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The Fighter

July 27, 2011

Perhaps unlike any other film metaphor, the boxer is the easiest for the viewer to identify with. This may be because we perceive our lives to be like boxing matches – brutal, hard fought, exhausting – and much like the heroes in many of these films, we relate to their underdog status. Sometimes the director is specifically driving home that metaphor, and sometimes it’s just a byproduct of the story. Regardless, it’s been done well many times: Rocky, Raging Bull, The Boxer, Cinderella Man, Million Dollar Baby, The Hurricane... and that’s just off the top of my head. The Fighter deserves to be mentioned in this esteemed group of films.

What makes The Fighter different than these other films is the struggle that takes place outside the ring. Normally, the battle inside the ring is a metaphor for issues such as social or political injustice, such as in The Boxer, Cinderella Man, and The Hurricane, or sometimes the issue is just “bad karma,” like we find in Rocky or Million Dollar Baby. In The Fighter, though, the issue is family, or more appropriately, sins of the family. What we get is something akin to the biblical saying, “the sins of the father are visited upon the son.” The two main characters, brothers Mickey and Dickey (yeah, I know) have lived hard lives and they have responded to their circumstances in two very different ways. As the movie unfolds, and we’re introduced to the rest of the family, we see why these circumstances have come about. We also see a bit of the future, as both of these characters have their own children. It’s a sad situation that is not easily overcome because of the pull of family. These characters are not evil, but they’re not good either. It’s a cycle that has played out numerous times in real life, sometimes a little too close to home.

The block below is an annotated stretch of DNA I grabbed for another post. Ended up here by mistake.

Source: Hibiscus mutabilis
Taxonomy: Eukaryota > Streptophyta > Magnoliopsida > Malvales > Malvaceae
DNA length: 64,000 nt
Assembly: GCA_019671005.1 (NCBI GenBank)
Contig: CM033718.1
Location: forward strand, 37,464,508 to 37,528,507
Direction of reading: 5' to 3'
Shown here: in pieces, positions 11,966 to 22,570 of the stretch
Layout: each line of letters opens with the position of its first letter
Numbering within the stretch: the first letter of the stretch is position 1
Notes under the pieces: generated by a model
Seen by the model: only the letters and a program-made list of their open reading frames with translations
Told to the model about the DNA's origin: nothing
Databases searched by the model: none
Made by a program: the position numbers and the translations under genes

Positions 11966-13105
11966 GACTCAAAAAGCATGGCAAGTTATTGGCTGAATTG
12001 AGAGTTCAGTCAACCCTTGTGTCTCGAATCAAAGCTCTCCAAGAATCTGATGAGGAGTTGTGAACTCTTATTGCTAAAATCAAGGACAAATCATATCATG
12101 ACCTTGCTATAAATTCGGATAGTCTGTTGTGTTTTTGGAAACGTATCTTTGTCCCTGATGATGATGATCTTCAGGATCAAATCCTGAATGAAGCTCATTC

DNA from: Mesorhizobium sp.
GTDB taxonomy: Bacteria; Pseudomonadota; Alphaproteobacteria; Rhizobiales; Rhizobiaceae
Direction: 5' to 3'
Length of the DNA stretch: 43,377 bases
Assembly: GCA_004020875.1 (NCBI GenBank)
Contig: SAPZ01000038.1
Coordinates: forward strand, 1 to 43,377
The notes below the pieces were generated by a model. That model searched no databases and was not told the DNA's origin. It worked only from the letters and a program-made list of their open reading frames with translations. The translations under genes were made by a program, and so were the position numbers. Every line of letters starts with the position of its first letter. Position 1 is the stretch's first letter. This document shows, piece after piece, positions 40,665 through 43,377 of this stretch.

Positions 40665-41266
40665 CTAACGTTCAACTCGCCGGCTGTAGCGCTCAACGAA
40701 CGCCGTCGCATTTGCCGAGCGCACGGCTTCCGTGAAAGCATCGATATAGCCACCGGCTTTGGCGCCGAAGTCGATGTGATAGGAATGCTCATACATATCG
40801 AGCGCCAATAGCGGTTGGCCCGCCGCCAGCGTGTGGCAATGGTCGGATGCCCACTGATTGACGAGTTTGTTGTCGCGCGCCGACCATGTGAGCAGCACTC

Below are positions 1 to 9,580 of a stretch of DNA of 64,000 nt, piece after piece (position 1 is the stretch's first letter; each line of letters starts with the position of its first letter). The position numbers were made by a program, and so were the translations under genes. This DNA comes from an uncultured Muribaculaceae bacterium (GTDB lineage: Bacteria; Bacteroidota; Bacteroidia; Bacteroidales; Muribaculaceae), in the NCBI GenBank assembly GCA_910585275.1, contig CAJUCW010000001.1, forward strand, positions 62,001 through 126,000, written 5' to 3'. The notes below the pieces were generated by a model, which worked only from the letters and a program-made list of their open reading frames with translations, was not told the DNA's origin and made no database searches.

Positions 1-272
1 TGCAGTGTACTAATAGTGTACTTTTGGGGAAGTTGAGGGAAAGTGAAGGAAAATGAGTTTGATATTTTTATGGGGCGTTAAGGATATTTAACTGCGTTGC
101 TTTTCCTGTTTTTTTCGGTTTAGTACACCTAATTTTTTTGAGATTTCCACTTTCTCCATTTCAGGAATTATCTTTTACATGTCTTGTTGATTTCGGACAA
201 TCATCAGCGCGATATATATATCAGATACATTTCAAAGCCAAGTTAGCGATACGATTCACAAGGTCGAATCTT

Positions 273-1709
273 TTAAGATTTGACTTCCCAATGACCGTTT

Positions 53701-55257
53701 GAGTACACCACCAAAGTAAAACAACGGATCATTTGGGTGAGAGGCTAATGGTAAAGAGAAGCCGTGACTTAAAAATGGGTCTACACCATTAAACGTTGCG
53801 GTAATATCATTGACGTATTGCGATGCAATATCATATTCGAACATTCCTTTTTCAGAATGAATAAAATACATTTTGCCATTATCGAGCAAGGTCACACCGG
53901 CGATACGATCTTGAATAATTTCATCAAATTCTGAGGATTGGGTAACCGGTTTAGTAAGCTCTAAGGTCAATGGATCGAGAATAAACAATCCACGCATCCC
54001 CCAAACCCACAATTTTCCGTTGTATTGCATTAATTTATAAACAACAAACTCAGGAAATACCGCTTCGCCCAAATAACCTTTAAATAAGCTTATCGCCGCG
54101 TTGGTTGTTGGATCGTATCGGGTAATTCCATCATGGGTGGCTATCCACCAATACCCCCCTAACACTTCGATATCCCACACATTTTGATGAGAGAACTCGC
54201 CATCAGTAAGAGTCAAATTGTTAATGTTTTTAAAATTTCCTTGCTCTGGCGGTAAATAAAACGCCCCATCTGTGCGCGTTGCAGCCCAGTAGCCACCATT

David O. Russell, the director of The Fighter, is quite the chameleon. It’s hard to pin him to a specific style or genre, as he incorporates a number of different techniques and points of view that serve the particular story he’s telling. In this instance, much of the movie has a pseudo-documentary feel to it – which is obvious, given that part of the plot revolves around a documentary that’s being filmed throughout the movie – but also because Russell places his camera in positions that make you feel as if you’re peeking in on the character’s lives. There’s a natural, lived – in, feel to the movie that gives it a certain charm. The characters are never caricatures. In many films, this would have been unavoidable, given the absurd personalities in the movie. Alice Ward, as played by Melissa Leo, is exhibit A in this instance. With her dyed blond hair, gruff talk, chain smoking, and tight, tacky clothes, she is the epitome of “over-the-top.” Yet Leo infuses her with such humanity and truth that we never get that caricature. She’s a real person – in the film and in real life (Did I mention this is based on a true story? All these characters actually exist!). The whole cast deserves credit for outstanding performances, with special recognition also going to Christian Bale as a crack addict and Amy Adams playing against type as a street-wise, rough around the edges bartender.

Finally, Russell deserves bonus points for making a movie set in Boston that is not obnoxiously about Boston (Please take notes Ben Affleck). There are no annoying Boston accents on full display and there are actually a number of characters that are of something other than an Irish ethnicity. The Fighter is at once a film completely about Boston, yet could be any blue collar town in the United States. Yes, there’s plenty of personality and flavor, but it’s never the emphasis. Instead, the viewer is so drawn in to the human characters that the surroundings stay surroundings instead of becoming their own character. Sometimes that can work, but for this film, it was the perfect choice to downplay the Boston setting.

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